Kellys Foundry was a landmark business in Laois

Teddy Fennelly

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Teddy Fennelly

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Kellys Foundry was a landmark business in Laois

The main workshop at Kellys the Foundry, when in full production

The newly revamped and renamed Midland Park Hotel in Portlaoise is situated where Kellys the Foundry once stood. At the official opening ceremony on Friday, October 29th, a plaque was unveiled by the new owners, Colm and Anthony Neville, commemorating the nationally acclaimed Ironfounders, Patrick Kelly & Co., who had run a thriving business on the town centre site for over one hundred years.

The Kellys the Foundry brand was well known throughout Ireland and in the public mind is most associated with farm buildings and industrial units. The name still adorns hundreds of hay barns built by the company throughout Ireland.

For many decades it was one of the midland’s biggest employers and the huge weekly payroll was of enormous importance to the economic and social wellbeing of Portlaoise and the county as a whole.

In 1883, Patrick Kelly acquired a local agricultural equipment manufacturing works, which he developed into a huge steel manufacturing industry. It was one of many successful businesses he became involved with in Portlaoise.

Soon after he bought one of the town’s best known hotels on the Main Street, opposite the Courthouse, and rebranded it, The Hibernian Hotel, which became a noted hostelry. The hotel soon established itself as a mecca of the social scene as well as catering for major business, political and sporting meetings and events. Among the many notable personalities to stay overnight was the colourful heavyweight boxer, Jack Doyle, and his movie star companion, Movita.

Patrick also opened a big hardware store adjacent to the foundry and it proved a great local facility for tradesmen, household shoppers and DIY enthusiasts. It was an ideal ancillary venture to the main Ironfoundery business.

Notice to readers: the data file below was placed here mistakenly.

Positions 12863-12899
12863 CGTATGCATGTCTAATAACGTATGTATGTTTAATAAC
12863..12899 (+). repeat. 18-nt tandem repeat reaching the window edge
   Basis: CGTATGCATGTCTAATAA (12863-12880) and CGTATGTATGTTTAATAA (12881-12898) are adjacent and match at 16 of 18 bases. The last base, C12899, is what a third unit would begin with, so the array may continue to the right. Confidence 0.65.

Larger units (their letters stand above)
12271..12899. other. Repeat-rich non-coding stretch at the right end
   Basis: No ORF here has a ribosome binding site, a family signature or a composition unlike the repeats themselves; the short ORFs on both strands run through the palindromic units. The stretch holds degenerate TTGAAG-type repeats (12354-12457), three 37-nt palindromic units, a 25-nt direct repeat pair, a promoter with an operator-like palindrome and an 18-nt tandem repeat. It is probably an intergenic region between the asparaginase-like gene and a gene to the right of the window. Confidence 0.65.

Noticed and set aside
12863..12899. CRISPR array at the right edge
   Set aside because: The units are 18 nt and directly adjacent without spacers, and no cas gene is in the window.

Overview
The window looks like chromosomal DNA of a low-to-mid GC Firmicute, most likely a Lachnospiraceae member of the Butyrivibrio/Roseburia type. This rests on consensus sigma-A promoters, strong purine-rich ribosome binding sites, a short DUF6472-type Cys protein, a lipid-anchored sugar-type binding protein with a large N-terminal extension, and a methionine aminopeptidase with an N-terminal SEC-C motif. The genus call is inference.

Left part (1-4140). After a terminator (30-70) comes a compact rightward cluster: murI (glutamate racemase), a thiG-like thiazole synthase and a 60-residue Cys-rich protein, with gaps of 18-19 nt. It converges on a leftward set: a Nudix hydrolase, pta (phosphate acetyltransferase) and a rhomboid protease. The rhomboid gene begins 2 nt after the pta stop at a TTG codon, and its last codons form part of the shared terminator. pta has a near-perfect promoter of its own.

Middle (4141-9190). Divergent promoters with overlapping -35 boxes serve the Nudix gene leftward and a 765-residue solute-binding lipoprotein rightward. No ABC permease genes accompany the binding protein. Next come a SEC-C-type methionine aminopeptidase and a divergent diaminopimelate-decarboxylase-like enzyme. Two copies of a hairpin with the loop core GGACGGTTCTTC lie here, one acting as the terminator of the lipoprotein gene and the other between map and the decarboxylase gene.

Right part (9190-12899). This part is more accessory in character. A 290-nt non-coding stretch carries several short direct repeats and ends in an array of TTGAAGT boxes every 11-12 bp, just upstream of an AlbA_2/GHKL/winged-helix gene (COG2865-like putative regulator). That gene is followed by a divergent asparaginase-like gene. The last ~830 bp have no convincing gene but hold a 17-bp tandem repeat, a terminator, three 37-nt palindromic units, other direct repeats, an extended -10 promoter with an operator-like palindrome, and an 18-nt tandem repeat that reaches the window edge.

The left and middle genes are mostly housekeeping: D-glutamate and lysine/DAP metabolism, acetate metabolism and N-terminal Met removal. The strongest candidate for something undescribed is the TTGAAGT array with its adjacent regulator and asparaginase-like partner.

On Patrick’s death in 1929, his businesses were passed on to his sons, Thomas A., Gerard and Noel and his daughter, Kathleen. His sons were prominent in the very active and successful local hockey club winning prestigious titles in the 1920s and ‘30s, while Gerard was also an accomplished hurler and figured on Portlaoise’s first county senior title winning team in 1928 as well as playing with the county team. The family continued to manage the hotel, known popularly as Kellys Hotel, until it passed into new ownership in the 1970s.

The Trades Directory for 1931 for Portlaoise, population 3,382, contains the following references to Kellys’ business interests in the county town at the time. It reads:

Patrick Kelly &Co. Church Street. Cycle Agent, Furniture Warehouse, Glass and China Dealers, Hardware Merchant, Implement Makers, Ironmongers.

Hibernian Hotel: also Motor Garages and petrol dealers.

Thomas became the main driving force behind the Ironfoundery concern and helped build it into one of the biggest businesses of its kind in the country. The long and harsh economic downturns in the late 1970s and early ‘80s forced a scaling down in operations. Under the direction of the then managing director and chief finance officer, Paddy Brosnan, It eventually merged with a bigger Dublin firm before finally closing its doors for the last time in 1984.

Kellys the Foundry will also be remembered in town history at the place where the Portlaoise Credit Union was first conceived and nurtured with the help of Paddy Brosnan. Apart from his career as a successful businessman, Thomas, was fond of a big Havana cigar, which he regularly sported, a game of golf and travel.

Kellys hardware shop, hotel and ironworks were town institutions and very central to the fabric of Portlaoise for a long time. It is good that the connection is perpetuated with the plaque commissioned by the new owners of the Midland Park Hotel designed as a replica of the familiar Ptk. Kelly & Co. nameplate that is still to be seen on old hay-barns all around the country. One of the restaurants in the hotel is also named, Kellys the Foundry.

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